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Craftic: Fantastic Crafts

Jennifer Refat

A user generated website where site members can submit, find and vote on the best craft tutorials.

http://craftic.com



Craftic.com is a community where users are able to share how-to guides on making items of their own creation. This site is intended for non commercial use, where users are encouraged to use Creative Commons Licenses to promote the sharing aspect of the site, as well as for others users to evolve their ideas and make them better. Allowing users to reuse each other's tutorials will create an open environment where tutorials can be used to create derivative items based off of earlier submissions. The licenses allow users to specify whether or not others are able to make something from a how-to and use it commercially or not.

The website is primarily broken up into categories based on materials. These categories are: fiber, fabric, clay, paper, wood, plastic, glass, and metal. These categories have been created so that the users can break away from the conventional mindset, in which classifications are based on the crafts themselves. With the current influx of reused and recycled items, it is unnecessary to state that any particular item will use a certain material. The evolution of different crafts has blurred the lines of whether or not traditional methods and materials will be used in a project.

Craftic.com is meant to be a flexible medium where users who for example, have a love for creating paper goods, can have a window into several crafts that may use paper. This also helps the avid crafter who has several supplies in stock but does not have ideas of what to do with them. Therefore, a user with a large supply of fabric can find a tutorial where fabric has been used in both quilting, dressmaking and even an installation. The number of crafts isn't necessary, it is what is used to make something that is of importance. Through this method, craftic.com will encompass a wide variety of crafts such as paperwork, needlework, fiber arts and metalwork.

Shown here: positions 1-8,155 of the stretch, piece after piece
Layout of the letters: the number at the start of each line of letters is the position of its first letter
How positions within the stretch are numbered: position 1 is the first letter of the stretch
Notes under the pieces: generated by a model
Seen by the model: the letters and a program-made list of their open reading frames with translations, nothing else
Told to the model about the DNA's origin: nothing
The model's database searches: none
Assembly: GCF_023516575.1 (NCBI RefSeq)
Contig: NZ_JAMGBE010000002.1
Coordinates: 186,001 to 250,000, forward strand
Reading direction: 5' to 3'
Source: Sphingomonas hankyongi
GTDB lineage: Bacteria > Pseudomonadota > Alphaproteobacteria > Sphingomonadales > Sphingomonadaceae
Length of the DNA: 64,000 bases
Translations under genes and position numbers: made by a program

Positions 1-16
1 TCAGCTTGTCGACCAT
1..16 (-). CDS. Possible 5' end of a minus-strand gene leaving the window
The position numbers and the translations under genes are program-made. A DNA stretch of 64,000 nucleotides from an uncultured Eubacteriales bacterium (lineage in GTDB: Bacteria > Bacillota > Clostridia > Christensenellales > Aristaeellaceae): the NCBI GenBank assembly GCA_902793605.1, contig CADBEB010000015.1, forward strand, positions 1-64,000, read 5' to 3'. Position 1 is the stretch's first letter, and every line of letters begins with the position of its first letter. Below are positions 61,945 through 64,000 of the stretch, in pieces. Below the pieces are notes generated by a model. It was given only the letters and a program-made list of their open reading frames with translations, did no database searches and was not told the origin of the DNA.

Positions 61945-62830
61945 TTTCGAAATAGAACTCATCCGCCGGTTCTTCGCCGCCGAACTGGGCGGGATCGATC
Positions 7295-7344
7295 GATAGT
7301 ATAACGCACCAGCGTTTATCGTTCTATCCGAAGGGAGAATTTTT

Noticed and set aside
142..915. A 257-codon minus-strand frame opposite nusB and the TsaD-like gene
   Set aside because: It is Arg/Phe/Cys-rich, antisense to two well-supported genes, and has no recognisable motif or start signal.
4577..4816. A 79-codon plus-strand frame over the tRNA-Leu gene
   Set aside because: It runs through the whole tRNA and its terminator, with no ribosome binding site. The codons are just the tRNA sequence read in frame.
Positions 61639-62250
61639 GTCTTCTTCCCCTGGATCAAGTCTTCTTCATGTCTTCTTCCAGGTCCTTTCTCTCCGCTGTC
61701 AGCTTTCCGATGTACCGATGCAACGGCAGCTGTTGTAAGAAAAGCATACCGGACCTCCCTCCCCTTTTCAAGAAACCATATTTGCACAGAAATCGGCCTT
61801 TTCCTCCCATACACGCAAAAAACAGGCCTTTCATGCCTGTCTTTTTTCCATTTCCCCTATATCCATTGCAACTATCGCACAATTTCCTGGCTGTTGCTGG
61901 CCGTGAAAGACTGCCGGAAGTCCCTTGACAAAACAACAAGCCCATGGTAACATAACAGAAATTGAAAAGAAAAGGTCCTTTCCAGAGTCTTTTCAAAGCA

Through the user generated community construction, users can learn about other crafters who are interested in making things out of the same materials as they are. This should encourage collaboration and communication, where users are seeking out knowledge from each other and will evolve as artists and craftspeople together. When a user is searching for a new project, the user can gain knowledge about the maker, the craft and other aspects of maker culture.

The website is intended for both the avid crafter as well as the supporter of handmade goods. Through seeing the tutorials, users can see what work goes on behind a handmade item in which they might be interested in purchasing. Now that the user has seen who the crafter is behind the scenes, what their process is, what their expertise and approximate time and cost it took to make the item, a regular browser can have more appreciation for a handmade item. In this regard, the site does promote the commercial interests of tutorial submitters who have shops. If a user is not interested in following the tutorial and making the item, the user has the option of purchasing the finished item from a craftsperson's shop.

In the future, there will be a voting feature where users can delineate between popular and unpopular how-tos. The voting will be based on the preferences of the user base. This voting system will provide more exposure to items that are universally accepted by the community. Rankings will also be grouped by the quality of the tutorial.